Fire Prevention: Your Family’s Planned Escape/Evacuation
A house fire is one of my greatest fears when it comes to my family, and especially my young son. Fire is powerful and uncontrollable, and absolutely deadly. Just thinking about it sets off waves of panic – but not of uncertainty.
That’s because we have a fire evacuation plan. We have fire protection and practice prevention. Does your family?
Basic Fire Prevention
For me, good parenting is a tightrope walk: I want to give my son the freedom to fall and scrap his knees – to learn how to get back up again – but I also want to protect him from serious dangers while he learns these life lessons. When he’s old enough (he’s only 1.5), fire prevention will be much the same: I will teach him to respect the flame, and will arm him with knowledge (not paranoia) of the awesome power of fire. And then, of course, I’ll school him in prevention and what to do in case of an emergency.
You don’t need to terrify your kids into fire prevention. Kids are natural collaborators, and they want to help you do what you do. So let them in on your fire prevention preparations: Give them the responsibility of pressing smoke alarm tester buttons, or checking the gauge on your fire extinguishers.
Fire Protocol for Kids
There are many great ways to teach children fire safety, and some of them you’ll probably remember from your own childhood. (Stop, drop and roll!) Check out our full list of fire prevention tips for kids, and be sure to drill these skills at least a few times per year.
Fire Escape Route
Yesterday we talked about creating a general home safety plan, but today I want to touch on the specifics of a fire escape route. Here’s what we have going on in my house:
You know that your doors open and shut normally, but you need to do regular checks of your windows – a primary escape route in case of fire. Many elements, like humidity or a recent repaint, may make it hard (or nearly impossible) to open your windows. Do a regular check (once a month works over here) to verify your window situation.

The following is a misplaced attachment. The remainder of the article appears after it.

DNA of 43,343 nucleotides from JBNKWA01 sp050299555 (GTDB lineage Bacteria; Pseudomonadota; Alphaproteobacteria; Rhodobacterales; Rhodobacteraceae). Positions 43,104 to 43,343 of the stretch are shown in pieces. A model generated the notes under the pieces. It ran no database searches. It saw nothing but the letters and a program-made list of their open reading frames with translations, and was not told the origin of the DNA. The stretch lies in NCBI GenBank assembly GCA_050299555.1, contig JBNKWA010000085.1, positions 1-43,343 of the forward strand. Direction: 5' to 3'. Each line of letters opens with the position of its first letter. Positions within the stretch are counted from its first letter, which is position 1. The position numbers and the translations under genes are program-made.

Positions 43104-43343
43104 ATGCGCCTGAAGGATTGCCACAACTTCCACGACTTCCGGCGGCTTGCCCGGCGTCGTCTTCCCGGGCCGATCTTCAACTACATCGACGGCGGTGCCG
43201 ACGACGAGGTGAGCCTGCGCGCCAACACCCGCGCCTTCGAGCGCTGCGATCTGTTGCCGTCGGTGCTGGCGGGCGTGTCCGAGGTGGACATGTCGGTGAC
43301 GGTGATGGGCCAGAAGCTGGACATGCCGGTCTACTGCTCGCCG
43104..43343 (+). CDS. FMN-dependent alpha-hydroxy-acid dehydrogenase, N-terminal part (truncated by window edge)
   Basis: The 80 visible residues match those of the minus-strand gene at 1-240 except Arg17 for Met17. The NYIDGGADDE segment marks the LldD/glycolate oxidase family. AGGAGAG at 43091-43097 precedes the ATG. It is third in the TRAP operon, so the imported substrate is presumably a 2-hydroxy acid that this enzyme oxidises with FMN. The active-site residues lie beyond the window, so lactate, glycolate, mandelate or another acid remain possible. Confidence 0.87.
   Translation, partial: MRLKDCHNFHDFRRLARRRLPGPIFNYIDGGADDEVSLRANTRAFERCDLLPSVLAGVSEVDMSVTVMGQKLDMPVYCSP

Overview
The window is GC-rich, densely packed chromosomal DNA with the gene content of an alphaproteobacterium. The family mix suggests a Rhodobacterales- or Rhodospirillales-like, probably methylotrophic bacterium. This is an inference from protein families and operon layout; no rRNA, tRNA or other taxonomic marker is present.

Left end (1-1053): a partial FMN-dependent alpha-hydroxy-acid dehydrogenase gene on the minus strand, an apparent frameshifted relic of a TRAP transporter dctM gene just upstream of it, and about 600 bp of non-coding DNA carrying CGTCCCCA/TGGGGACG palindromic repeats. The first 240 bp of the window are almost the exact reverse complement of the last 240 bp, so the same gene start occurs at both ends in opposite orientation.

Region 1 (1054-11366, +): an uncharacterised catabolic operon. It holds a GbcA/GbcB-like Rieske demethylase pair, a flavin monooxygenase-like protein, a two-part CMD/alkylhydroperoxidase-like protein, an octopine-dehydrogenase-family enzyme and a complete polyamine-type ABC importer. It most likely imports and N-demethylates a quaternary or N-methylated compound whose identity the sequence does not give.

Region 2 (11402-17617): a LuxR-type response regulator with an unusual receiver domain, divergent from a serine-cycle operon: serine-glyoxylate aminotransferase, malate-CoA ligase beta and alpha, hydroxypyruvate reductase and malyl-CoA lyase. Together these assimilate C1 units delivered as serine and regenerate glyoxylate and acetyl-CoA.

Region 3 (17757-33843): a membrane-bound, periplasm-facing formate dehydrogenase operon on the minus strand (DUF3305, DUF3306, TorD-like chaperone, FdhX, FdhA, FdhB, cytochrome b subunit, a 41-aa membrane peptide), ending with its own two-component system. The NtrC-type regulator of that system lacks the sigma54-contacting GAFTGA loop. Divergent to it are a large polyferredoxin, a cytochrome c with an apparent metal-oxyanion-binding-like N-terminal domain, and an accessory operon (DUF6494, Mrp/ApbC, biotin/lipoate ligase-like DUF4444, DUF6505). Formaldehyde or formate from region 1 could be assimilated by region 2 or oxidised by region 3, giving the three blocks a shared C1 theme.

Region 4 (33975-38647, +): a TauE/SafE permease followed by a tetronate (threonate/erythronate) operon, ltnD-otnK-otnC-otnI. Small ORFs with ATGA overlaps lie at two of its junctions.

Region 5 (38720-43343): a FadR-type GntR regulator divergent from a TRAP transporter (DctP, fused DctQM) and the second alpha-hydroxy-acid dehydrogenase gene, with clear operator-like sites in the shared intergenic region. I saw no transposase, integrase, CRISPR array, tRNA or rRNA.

If your kids sleep on an upper level, you need to get a roll-up escape ladder for their room(s). Even more, you need to practice climbing down the ladder. Unless your kid’s a daredevil (mine’s nicknamed Evel Knievel!), she’ll probably be scared to climb down a swinging, unfamiliar rope ladder – especially if she’s already panicking about a house fire. Drilling her climbing skills in advance will help her stay calm and safe as she descends to safety during an emergency.
Double Escape Route
As you work up your fire evacuation plan, you need to develop at least two safe routes out of your home: one primary and one alternative, in case the primary is unsafe. Note that the primary route from your bedroom is probably different than the preferred evacuation from your kids’ rooms. Don’t confuse your children with options; instead, only focus on their individual plans. If they’re on the younger side, do an arts & crafts project to create an escape route diagram. Their fire plan should live in their bedroom, somewhere they can easily grab during a fire.
Twin Meeting Spots
The final element to your evacuation route is your outdoor meeting spot. You’re going to need two again, in case your preferred location is unsafe. This area can be anywhere on your property – the front sidewalk is good, for example, because that’s where the fire trucks will arrive – but you can also choose a trusted neighbor’s home. Whatever works for your circumstances and family.
Finally, arm your family with these basic fire safety supplies:
- Flashlights: One per bedroom and at least one per floor
- Towels: One set per bedroom, to prevent smoke from seeping in under doors and windows
- Cotton Shirt/Blanket: One per person, in the bedroom, to cover your nose and mouth to prevent smoke inhalation
- Bright Cloth: One per bedroom, to wave so the fire department can spot you easily
- Smoke Detectors: One per bedroom and at least one per floor
- Fire Extinguisher: At least one per floor
Looking for more fire safety information? Check out our comprehensive guide to Fire Safety for Kids.
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